Treatments Available for Myopia Correction
Myopia, also known as nearsightedness, is a refractive error which causes vision to distort when attempting to focus on far distant objects. Myopia occurs when the ocular is too long, or the cornea is too curved, impairing the lens and cornea’s ability to focus. This causes light rays to focus in front of the retina instead of directly on its surface. There are a variety of myopia treatment options that could help to improve nearsightedness.
Myopia correction can be done quickly and efficiently with the aid of glasses. Eyeglasses rectify the refractive error while wearing by changing the angle at which light strikes the retina. This option is optimal for children because spectacles are simple to maintain. The lenses are prescribed after the patient has undertaken an eye examination for diagnostic purposes.
The same sort of vision tests for eyeglasses happens to generate an appropriate prescription for contact lenses. Contact lenses function similarly to spectacles by modifying the direction of light entering the eye. As a result of the eye’s inherent lubrication, the lenses float comfortably on the cornea. They are also much thinner than spectacles as they rest much closer to the cornea.
There are two varieties of daily contact lenses:
- Soft lenses easily conform to the shape of the eye and are made of soft, flexible plastic. Soft lenses cover the pupil, iris, and part of the white of the eye. Some flexible lenses must be discarded after a single day of use, while others can be worn for several weeks.
- Rigid lenses are more compact than flexible lenses and cover the pupil and iris. Rigid contact lenses are created from rigid, thin plastic. You will need to remove most rigid lenses at night. However, extended-wear rigid lenses can be worn both during the day and at night.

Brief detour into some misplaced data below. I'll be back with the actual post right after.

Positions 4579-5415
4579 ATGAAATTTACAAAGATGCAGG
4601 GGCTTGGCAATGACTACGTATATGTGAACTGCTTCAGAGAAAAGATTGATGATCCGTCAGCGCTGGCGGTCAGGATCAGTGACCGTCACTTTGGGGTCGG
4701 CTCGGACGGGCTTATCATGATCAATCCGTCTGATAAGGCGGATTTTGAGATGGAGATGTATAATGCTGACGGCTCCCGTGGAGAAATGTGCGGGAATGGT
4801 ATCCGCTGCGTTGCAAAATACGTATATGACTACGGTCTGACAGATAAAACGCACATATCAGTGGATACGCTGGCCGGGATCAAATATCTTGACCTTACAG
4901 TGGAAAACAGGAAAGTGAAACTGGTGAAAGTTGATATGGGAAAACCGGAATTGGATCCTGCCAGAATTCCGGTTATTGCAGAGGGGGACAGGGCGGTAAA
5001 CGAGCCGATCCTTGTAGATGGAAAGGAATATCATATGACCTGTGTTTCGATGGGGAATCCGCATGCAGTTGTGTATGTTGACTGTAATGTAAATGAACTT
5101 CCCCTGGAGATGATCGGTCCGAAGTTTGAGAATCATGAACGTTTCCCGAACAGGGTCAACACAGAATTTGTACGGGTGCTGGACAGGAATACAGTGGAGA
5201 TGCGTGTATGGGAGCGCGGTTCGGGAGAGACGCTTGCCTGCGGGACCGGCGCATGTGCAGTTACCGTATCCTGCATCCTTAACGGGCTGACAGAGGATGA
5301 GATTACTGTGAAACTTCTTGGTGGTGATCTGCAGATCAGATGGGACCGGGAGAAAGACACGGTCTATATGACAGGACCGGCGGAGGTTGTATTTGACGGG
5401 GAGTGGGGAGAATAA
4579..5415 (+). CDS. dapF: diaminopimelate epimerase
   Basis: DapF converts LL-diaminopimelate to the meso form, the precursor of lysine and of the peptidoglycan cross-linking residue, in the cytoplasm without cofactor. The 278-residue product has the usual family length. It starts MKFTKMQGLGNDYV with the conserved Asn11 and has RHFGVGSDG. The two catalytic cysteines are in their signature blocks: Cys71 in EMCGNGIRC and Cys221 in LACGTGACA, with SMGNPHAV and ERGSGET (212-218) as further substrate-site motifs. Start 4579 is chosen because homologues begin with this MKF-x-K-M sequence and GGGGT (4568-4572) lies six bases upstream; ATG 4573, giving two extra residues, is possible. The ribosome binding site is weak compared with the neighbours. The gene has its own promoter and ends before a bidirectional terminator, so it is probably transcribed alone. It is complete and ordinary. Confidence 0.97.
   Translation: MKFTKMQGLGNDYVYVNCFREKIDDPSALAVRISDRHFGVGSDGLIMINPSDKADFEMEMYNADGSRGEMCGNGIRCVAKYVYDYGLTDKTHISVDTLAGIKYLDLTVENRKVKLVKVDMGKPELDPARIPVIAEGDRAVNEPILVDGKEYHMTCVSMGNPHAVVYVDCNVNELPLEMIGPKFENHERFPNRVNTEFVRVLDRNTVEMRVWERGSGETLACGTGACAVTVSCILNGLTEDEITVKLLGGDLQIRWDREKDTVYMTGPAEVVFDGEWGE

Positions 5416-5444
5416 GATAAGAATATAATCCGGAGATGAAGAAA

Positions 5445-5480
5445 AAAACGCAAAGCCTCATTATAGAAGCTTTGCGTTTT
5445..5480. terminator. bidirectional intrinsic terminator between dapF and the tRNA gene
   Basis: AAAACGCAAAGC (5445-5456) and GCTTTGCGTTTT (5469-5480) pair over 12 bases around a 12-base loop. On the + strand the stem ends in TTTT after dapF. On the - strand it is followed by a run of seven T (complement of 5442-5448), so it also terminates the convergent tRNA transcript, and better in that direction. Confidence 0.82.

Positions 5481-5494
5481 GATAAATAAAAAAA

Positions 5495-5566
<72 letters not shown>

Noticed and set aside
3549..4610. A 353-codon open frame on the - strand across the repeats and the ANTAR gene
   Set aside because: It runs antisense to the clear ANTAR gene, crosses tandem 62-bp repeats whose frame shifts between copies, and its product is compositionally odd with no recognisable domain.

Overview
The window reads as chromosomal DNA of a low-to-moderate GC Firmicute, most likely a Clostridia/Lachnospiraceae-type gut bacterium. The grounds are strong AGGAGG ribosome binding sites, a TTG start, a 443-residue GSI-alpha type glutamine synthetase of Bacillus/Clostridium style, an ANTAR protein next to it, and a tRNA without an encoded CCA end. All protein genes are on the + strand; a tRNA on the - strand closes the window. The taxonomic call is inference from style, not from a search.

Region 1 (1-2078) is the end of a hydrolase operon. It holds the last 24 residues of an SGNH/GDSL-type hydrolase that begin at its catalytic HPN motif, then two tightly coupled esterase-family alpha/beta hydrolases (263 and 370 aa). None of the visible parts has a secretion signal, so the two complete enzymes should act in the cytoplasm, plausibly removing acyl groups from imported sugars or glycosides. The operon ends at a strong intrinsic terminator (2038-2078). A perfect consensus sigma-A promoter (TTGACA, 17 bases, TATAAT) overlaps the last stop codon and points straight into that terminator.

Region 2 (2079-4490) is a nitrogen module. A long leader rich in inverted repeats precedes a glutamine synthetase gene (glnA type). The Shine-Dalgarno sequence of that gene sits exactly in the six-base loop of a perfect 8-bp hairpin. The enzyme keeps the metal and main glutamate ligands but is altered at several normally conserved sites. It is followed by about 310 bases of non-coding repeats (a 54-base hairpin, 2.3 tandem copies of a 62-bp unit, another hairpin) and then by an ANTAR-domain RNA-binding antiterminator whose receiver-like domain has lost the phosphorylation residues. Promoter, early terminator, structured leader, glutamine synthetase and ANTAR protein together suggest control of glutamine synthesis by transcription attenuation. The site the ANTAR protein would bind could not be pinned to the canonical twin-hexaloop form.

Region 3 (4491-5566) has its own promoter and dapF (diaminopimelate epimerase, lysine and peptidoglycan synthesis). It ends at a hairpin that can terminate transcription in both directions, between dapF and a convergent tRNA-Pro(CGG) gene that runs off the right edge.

Overnight Contact Lenses
Orthokeratology (Ortho-k) contact lenses are specially fitted lenses that can temporarily rectify mild to moderate myopia by reshaping the cornea. Ortho-k lenses differ from conventional lenses in that they are worn only at night. However, once removed, the vision-improving benefits (in the form of the corrected cornea shape) persist throughout the day. Therefore, the lenses must be worn every night in order to provide continuous daytime vision correction. Even after discontinuing the use of Ortho-k lenses, it has been demonstrated that Ortho-k reduces myopia more effectively than spectacles and other lenses over the long term.
Corrective Eye Surgery
While glasses and contact lenses can provide relief when worn, and in the case of Ortho-k respite for the day, neither options provide a long-term permanent solution. Myopia is only treatable permanently through refractive surgery. Examples include:
- Custom LASIK (laser-assisted in-situ keratomileusis) surgery (laser-assisted in-situ keratomileusis) corrects myopia and other refractive errors. The operation entails cutting a portion from the front of the cornea to change its shape, thereby adjusting how light strikes the retina.
- Photorefractive keratectomy (PRK) is less invasive but makes the same correction to the same part of the eye as LASIK but does so directly on the eye surface.